Michael Weinblatt, MD, associate director of the Center for Arthritis and Joint Diseases and John R. Riedman Professor of Medicine at Brigham and Women’s Hospital, Boston, provided an overview with regard to rheumatoid arthritis (RA). Dr. Weinblatt discussed how increased body mass index and diabetes can be associated with nonalcoholic steatohepatitis and that this condition can predispose patients on methotrexate to liver function test abnormalities. In patients on this medication who experience such side effects as gastrointestinal symptoms or oral ulcers, Dr. Weinblatt advocated for the use of leucovorin 5 mg weekly (8–24 hours after the weekly dose of methotrexate) to aid in reducing these side effects.
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Explore This IssueApril 2020
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For patients on oral methotrexate who have not found benefit at a dose of up to 20 mg weekly, split dosing—in which half the weekly methotrexate dose is given and then, from 8–24 hours later, the second half of the weekly dose is administered—can be considered.
In addition to these tips from clinical practice, Dr. Weinblatt also discussed how Janus kinase (JAK) inhibitors represent an interesting and important relatively new category of medication to be explored in the treatment of rheumatoid arthritis. In 2017, the Oral Rheumatoid Arthritis Trial (ORAL) demonstrated that tofacitinib and methotrexate combination therapy was non-inferior to adalimumab and methotrexate combination therapy in the treatment of rheumatoid arthritis in patients with an inadequate response to methotrexate. It should be noted, however, that tofacitinib monotherapy was not shown to be non-inferior to either combination.5
Dr. Weinblatt cited evidence that lack of response early in the course of treatment with tofacitinib (i.e., within one to three months of starting therapy) does predict a low probability of achieving low disease activity, thus patients who do not show clinical improvement after being on tofacitinib for 4–12 weeks may be less likely to benefit from longer periods on this treatment.6 Dr. Weinblatt noted that recent safety concerns over possible increased risk of pulmonary embolism and death in patients being treated with tofacitinib will need to be closely examined and, with the recent FDA approval of the JAK inhibitor upadacitinib, exploring this issue is of even greater importance.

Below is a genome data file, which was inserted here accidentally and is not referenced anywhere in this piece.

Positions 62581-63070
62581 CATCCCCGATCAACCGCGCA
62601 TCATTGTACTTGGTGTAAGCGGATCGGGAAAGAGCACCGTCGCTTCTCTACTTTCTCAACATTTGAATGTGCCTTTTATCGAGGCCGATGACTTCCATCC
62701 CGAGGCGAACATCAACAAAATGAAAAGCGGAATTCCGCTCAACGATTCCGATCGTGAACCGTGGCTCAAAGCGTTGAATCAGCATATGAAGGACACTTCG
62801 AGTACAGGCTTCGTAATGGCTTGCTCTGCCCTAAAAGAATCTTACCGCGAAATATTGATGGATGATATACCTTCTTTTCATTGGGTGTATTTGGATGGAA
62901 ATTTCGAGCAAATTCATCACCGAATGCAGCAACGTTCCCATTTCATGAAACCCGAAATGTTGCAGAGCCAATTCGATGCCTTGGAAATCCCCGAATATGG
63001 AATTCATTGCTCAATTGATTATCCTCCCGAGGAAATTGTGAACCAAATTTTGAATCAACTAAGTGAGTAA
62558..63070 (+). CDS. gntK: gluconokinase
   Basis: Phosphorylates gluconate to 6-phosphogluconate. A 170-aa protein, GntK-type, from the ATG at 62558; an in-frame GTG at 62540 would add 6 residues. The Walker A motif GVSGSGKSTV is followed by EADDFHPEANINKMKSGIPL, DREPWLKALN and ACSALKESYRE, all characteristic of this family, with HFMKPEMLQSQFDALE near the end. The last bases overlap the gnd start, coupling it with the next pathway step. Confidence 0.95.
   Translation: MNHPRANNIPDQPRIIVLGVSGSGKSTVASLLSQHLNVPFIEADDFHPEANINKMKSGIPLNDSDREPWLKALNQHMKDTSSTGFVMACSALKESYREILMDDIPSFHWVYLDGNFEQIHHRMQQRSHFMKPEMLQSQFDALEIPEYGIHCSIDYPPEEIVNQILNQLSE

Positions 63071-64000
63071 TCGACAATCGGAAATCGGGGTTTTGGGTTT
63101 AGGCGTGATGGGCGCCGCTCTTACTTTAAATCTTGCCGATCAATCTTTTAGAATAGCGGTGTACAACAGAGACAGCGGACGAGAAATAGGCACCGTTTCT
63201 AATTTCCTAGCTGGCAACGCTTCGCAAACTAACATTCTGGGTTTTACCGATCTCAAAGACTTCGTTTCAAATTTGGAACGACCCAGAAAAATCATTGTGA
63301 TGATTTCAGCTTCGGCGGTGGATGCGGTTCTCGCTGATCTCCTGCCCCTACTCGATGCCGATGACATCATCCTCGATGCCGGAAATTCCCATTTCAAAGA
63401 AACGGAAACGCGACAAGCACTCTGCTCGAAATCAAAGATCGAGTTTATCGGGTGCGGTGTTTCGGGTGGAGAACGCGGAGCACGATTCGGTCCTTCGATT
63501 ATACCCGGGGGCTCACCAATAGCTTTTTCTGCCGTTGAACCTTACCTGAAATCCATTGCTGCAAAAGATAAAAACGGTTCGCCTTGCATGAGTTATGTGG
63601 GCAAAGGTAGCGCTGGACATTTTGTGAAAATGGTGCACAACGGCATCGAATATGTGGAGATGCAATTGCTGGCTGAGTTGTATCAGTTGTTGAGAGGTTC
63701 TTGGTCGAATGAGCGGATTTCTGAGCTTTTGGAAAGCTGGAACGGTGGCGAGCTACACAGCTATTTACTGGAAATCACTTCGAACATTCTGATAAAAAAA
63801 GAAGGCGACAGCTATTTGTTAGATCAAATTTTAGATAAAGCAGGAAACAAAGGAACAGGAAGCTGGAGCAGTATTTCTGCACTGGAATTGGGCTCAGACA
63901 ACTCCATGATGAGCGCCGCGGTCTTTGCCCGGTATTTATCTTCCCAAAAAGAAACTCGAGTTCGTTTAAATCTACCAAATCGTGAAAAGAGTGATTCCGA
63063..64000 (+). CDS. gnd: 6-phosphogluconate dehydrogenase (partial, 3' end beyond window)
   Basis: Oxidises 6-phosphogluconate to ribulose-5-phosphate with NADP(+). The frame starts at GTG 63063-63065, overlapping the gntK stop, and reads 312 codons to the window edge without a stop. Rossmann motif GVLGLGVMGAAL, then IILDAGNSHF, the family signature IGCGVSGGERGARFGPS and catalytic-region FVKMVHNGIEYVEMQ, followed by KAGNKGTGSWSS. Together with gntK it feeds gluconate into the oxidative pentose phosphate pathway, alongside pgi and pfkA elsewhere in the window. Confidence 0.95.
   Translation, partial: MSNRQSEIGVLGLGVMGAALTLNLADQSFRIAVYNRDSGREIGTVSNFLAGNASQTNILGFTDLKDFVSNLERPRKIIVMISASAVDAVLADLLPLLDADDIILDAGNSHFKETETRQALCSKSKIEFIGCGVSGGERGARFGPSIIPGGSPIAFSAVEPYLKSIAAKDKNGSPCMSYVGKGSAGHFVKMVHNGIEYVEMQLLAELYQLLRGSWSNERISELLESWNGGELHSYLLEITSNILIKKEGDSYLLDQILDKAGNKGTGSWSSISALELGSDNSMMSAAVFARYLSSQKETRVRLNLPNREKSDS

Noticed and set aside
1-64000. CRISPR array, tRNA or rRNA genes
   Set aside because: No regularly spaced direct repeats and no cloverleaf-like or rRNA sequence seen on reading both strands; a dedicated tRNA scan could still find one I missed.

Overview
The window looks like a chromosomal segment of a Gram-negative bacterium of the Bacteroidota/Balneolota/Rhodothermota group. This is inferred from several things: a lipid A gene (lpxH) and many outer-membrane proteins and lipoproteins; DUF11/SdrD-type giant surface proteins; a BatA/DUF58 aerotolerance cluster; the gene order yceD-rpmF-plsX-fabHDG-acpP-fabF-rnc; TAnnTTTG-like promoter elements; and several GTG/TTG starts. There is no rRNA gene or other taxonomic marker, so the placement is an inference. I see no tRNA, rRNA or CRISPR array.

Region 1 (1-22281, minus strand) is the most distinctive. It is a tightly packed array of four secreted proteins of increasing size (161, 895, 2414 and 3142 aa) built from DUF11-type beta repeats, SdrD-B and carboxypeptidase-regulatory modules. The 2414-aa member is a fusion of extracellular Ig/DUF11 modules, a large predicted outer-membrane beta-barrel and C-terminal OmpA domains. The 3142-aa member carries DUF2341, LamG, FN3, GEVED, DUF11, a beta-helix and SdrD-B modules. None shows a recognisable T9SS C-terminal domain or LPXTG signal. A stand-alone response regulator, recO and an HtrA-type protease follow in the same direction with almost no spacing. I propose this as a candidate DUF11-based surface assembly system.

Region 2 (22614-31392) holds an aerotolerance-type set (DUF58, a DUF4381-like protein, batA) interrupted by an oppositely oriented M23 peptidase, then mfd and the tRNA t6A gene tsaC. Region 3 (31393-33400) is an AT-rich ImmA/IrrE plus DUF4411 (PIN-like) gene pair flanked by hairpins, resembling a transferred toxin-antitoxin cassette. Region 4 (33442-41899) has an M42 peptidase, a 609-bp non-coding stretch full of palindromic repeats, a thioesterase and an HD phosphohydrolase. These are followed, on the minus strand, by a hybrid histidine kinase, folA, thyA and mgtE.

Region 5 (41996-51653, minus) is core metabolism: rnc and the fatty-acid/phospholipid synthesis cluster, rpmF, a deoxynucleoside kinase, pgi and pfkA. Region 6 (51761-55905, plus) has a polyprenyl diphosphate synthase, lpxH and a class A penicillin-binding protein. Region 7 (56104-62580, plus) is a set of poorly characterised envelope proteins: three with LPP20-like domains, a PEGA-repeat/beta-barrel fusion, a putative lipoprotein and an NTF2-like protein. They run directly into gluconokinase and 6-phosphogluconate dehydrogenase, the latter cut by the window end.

Edward Behrens, MD, Joseph Lee Hollander Chair in Pediatric Rheumatology, and chief, Division of Rheumatology, The Children’s Hospital of Philadelphia, Perelman School of Medicine, University of Pennsylvania, Philadelphia, provided a discussion of macrophage activating syndrome (MAS) and hemophagocytic lymphohistiocytosis (HLH).
Dr. Behrens explained that HLH is an aggressive and life-threatening syndrome of excessive immune activation. Primary HLH, also known as familial hemophagocytic lymphohistiocytosis (FHL), is caused by a genetic mutation at either one of the FHL foci or in genes responsible for one of several immunodeficiency syndromes. Secondary HLH is the term used to describe patients without a known familial mutation who develop HLH due to an acute trigger, such as an autoimmune disease, viral illness or lymphoma. MAS indicates the form of HLH that occurs primarily in patients with juvenile idiopathic arthritis or other rheumatic conditions, such as systemic lupus erythematosus; the term reactive hemophagocytic syndrome has also been used in these cases.
Dr. Behrens explained that one challenging issue in this field is how best to diagnose these conditions, especially when comparing primary and secondary forms of HLH. In 2007, the HLH-2004 diagnostic guidelines were introduced and described several criteria that can be used to help establish a diagnosis of HLH.7 However, although these criteria include low/absent NK (natural killer) cell activity, Dr. Behrens stated the function of NK cells is much more relevant in genetic rather than secondary cases of HLH.
In addition, although HLH is one of a few conditions that will result in a serum ferritin level of >10,000 ng/mL, some research indicates that serum heme oxygenase-1 (HO-1) may be of more use in differentiating secondary hemophagocytic syndrome from other similar hematological conditions.8 With respect to activity level in secondary HLH and MAS, work indicates that free interleukin (IL) 18 may be pathogenetic and may serve both as a biomarker for activity and a potential therapeutic target.